Renowned billionaire, entrepreneur, public health environmentalist, and Chairman, Ned Nwoko Foundation, Dr Ned Nwoko, has landed in Antarctica for the symbolic flag-off of his multi-billion naira malaria eradication in Africa project. Nwoko, a former member of the House of Representatives and the first Nigerian to explore Antarctica, is using the expedition to draw global attention to the scourge of malaria in Africa. He is being accompanied on the expedition by a team of scientists from Russia, India, China, the USA, and the UK.
Nwoko who posted the development on his Instagram page wrote: “Today, I finally made it to the coolest place on earth, the lowest point of the earth and the largest wilderness on the planet. We are living in Antarctica!!! I will be meeting with the various research stations to see how we can partner on the Eradication of Malaria in Africa.
“Join me as I embark on the much-awaited expedition to Antarctica in pursuit of anti-malaria vaccine and eradication of malaria in Africa. Agency reports indicate that the historic expedition began from Abuja en route Cape Town, South Africa on Sunday 5th January 2020. His two-pronged approach involves fumigation of Africa and funding research endowments for a malaria vaccine in five universities across Africa to the tune of $750,000. It was gathered that each university will receive a research grant of $150,000. READ ALSO: Ned Nwoko takes Malaria-free Africa campaign to Antarctica Preparatory to his departure from South Africa, Nwoko who went through a safety briefing on the trip, was spotted with Captain Hamish Harding and a teenager, Giles Harding, the youngest human ever to visit Antarctica.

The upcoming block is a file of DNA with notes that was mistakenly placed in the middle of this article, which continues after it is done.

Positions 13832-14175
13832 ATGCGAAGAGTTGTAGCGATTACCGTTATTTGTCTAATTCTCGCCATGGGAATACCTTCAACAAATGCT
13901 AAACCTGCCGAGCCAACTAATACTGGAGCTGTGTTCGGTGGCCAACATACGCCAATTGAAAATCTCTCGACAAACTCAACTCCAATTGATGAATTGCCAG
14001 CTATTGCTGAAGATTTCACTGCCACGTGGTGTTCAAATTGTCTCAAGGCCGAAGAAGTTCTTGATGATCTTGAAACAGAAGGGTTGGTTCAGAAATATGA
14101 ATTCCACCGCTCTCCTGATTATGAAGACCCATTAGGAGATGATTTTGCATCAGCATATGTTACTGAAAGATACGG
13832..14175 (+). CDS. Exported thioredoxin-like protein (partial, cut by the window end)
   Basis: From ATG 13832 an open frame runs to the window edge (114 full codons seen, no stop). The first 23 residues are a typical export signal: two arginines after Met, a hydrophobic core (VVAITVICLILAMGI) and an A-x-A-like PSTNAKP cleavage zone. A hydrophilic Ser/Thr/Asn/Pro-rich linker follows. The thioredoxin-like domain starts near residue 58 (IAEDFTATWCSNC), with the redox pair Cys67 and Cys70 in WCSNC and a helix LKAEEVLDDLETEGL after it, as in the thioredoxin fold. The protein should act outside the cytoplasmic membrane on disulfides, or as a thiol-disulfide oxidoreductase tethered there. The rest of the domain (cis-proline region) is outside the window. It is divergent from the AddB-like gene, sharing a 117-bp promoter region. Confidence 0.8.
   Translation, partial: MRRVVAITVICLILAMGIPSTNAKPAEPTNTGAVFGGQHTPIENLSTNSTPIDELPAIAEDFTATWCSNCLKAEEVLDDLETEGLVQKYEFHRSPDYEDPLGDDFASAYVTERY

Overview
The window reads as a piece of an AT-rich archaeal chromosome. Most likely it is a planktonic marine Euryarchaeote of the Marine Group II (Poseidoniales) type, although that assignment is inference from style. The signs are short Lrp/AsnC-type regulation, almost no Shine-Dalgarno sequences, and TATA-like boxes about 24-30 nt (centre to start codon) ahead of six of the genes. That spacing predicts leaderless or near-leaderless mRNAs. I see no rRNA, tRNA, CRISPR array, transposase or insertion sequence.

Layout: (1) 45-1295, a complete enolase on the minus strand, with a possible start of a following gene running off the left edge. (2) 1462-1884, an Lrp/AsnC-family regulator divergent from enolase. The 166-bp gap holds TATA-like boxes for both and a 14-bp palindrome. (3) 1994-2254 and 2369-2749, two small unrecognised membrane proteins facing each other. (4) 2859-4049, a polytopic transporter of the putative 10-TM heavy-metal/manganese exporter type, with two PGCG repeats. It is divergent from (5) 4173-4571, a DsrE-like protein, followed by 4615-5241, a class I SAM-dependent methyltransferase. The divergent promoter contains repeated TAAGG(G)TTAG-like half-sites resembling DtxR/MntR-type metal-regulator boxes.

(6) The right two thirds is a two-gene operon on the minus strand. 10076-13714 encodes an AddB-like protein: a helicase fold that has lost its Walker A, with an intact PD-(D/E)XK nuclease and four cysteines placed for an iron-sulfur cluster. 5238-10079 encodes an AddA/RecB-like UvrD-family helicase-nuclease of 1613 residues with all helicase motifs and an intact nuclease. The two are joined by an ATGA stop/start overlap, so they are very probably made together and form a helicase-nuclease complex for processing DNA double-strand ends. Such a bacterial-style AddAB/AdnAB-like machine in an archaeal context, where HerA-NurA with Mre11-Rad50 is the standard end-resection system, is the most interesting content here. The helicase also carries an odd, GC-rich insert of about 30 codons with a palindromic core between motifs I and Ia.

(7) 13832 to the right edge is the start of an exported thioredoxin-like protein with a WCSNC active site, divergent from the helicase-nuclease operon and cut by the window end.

His words: “Malaria is a majorly African problem. If you understand that, then you will comprehend why there is no concerted effort to find a permanent cure to it. “There is no family in Nigeria that has been spared. No family that has not lost some loved relatives,” he asserted. Further, Nwoko who was irked that many often forget that malaria is the biggest killer disease in Africa vowed to awaken Africa and the world as a whole about the dangers posed by the pandemic.
He remarked that it is the need to draw global attention to the monumental health challenge and the imperative of finding a permanent solution to it (malaria) that nudged him to embark on the audacious expedition to Antarctica to formally launch the malaria eradication campaign.
Nwoko explained that the journey towards a malaria-free Nigeria and Africa is not just worthwhile but realistic. “In the project, the Ned Nwoko Foundation will work with national and multilateral organisations to realise its goal of ridding Africa of mosquito and malaria. “We will equally collaborate with governments, private organizations and civil society towards achieving our core objective of extending malaria intervention programmes beyond the threshold of control and palliatives. “We have our eyes fixed on a permanent solution to the age-long scourge,” he stated as he left Africa for Antarctica.”
Nwoko Foundation Statistics from the World Malaria Report 2019 published by the World Health Organization, WHO shows that six countries accounted for more than half of all malaria cases worldwide are Nigeria (25 percent), the Democratic Republic of the Congo (12 percent), Uganda (5 percent), and Côte d’Ivoire, Mozambique and Niger (4 percent each). In 2018, according to the WHO, Nigeria accounted for almost 24 percent of all global malaria deaths, followed by the Democratic Republic of the Congo (11 percent), the United Republic of Tanzania (5 percent), and Angola, Mozambique, and Niger (4 percent each). Children are the most vulnerable group affected by malaria